How to find the right balance between modern and traditional in interior design?
Published: 10 July, 2018
Design is firstly a problem-solving exercise that enhances a persons’ experience but without the
knowledge and skills that are brought forward from the past, the future is meaningless.
There is a very fine line between creating something aesthetically appealing and making something
practical that still installs emotion in each and every person who walks into that space. It is human
nature to react to things that are familiar, perhaps it’s something visual, a smell of an interior or even the touch of something. This familiarisation is generally present in your life from the furniture your mother inherited from your grandmother, the knee blanket that was knitted by your aunt and the cookies you used to bake with your mother before holiday celebrations – these ‘things’ are hardly ever a modern idea or something you just bought from a home furnishing store.
Dubai is a very fast-moving, forward-thinking city; a city of dreamers and achievers but without the
cities strong ties to the past and knowledge on how they got to where they are now I very much doubt Dubai would be what we see every time we open the door or drive down Sheikh Zayed Road. Putting it into perspective, the United Arab Emirates was only created in 1972 meaning that the country went from Pearl diving Bedouins to Travel destination with the Worlds’ Tallest building in under 50 years!
I think Dubai is a great example and contradiction between old and new, Traditional and Modern!
Driving from one side of Dubai to the other you will find yourself passing the old souk/market,
watching the traditional ferries called Abra’s transporting people back and forth across the creek
along-side the new bigger blue and grey RTA ferries as well as the first mid-rise buildings lining the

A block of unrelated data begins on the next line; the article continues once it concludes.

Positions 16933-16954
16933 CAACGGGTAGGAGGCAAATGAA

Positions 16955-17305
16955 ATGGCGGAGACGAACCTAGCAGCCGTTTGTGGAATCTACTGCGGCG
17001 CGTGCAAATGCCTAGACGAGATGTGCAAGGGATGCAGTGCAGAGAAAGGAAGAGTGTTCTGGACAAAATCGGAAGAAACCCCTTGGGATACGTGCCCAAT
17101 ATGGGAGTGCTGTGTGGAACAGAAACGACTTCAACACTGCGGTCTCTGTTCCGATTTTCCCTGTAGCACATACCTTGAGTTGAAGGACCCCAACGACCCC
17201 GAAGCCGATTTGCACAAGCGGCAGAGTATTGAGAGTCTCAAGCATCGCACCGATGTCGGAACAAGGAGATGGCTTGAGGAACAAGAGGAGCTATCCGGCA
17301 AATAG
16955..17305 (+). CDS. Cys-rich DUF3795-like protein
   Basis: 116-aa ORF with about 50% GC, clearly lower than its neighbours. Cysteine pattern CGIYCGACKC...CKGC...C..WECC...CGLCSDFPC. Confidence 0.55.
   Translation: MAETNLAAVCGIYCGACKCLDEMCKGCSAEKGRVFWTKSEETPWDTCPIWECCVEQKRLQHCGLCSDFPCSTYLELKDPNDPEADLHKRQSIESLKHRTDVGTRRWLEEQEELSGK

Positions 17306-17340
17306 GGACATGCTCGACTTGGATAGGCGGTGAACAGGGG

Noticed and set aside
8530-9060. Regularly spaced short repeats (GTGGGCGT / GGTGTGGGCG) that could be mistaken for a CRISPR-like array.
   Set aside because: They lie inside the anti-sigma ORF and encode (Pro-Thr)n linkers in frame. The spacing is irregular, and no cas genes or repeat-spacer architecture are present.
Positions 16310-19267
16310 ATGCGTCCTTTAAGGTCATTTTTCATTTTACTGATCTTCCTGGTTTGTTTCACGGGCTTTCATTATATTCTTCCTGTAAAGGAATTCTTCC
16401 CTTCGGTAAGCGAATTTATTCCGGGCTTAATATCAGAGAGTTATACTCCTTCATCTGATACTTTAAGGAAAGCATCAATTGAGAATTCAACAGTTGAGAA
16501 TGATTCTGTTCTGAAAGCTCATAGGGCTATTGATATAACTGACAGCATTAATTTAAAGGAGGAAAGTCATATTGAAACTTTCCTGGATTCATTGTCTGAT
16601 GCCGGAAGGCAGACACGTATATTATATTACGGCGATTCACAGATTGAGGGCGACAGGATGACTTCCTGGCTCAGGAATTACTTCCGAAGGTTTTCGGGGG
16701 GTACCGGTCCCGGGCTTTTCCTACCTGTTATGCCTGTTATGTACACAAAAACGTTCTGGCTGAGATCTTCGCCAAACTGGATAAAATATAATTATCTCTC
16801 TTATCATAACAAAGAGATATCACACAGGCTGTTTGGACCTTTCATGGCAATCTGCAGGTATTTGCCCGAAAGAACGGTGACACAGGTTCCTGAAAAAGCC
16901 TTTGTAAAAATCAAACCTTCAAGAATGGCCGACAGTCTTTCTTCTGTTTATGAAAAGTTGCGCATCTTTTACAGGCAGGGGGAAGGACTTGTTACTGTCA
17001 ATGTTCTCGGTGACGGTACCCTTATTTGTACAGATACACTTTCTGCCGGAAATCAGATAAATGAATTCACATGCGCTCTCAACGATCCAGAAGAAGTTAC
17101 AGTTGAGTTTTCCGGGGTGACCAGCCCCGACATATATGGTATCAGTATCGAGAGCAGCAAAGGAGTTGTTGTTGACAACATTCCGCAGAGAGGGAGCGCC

Dubai Creek that now house banks and Government Ministry’s; as you make your way South onto high rise buildings that line the ‘blood-stream’ of the city, Sheikh Zayed road, past the Worlds’ Tallest
Building, the World’s First Seven-star hotel and into the dense high-rise area of the Dubai Marina and Jumeirah Lake Towers.
Dubai has it all, but where do you balance it out? On one hand you don’t want to forget the Traditional or old ways, but on the other hand you can’t been seen to be stuck in the 1970’s! Many interior designers are stuck with this when they are asked to design for Middle Eastern clients, whether it be an Exhibition/Trade fair stand or a Hotel.
The Middle East has a great sense of where it came from and where it wants to go; but as clients they would almost always like an aspect of traditional culture incorporated in a very high-tech modern environment. They want the newest technology and the traditional mashribiya motifs, and they’d like it to come together like it was a natural combination. These traditional elements can easily be added into interiors through the use of textiles, flooring, wall cladding and light fixtures.
One current project that stands out in my mind is the new Al Seef District, where they have created a souk, harbour and hotel that looks like it has been there for many years. These areas are created to
look like the traditional mud-clad Arabic houses but it is indeed a newly build area in Dubai! The hotel will be spread across 22 of these Arabic houses and linked by a bridge that is above the actual souk area – once this Hotel is open it will be fascinating to see what they have done with the interior!
By Claire Gordon
Claire is a Pretoria Alumnus working in Dubai for the past eight years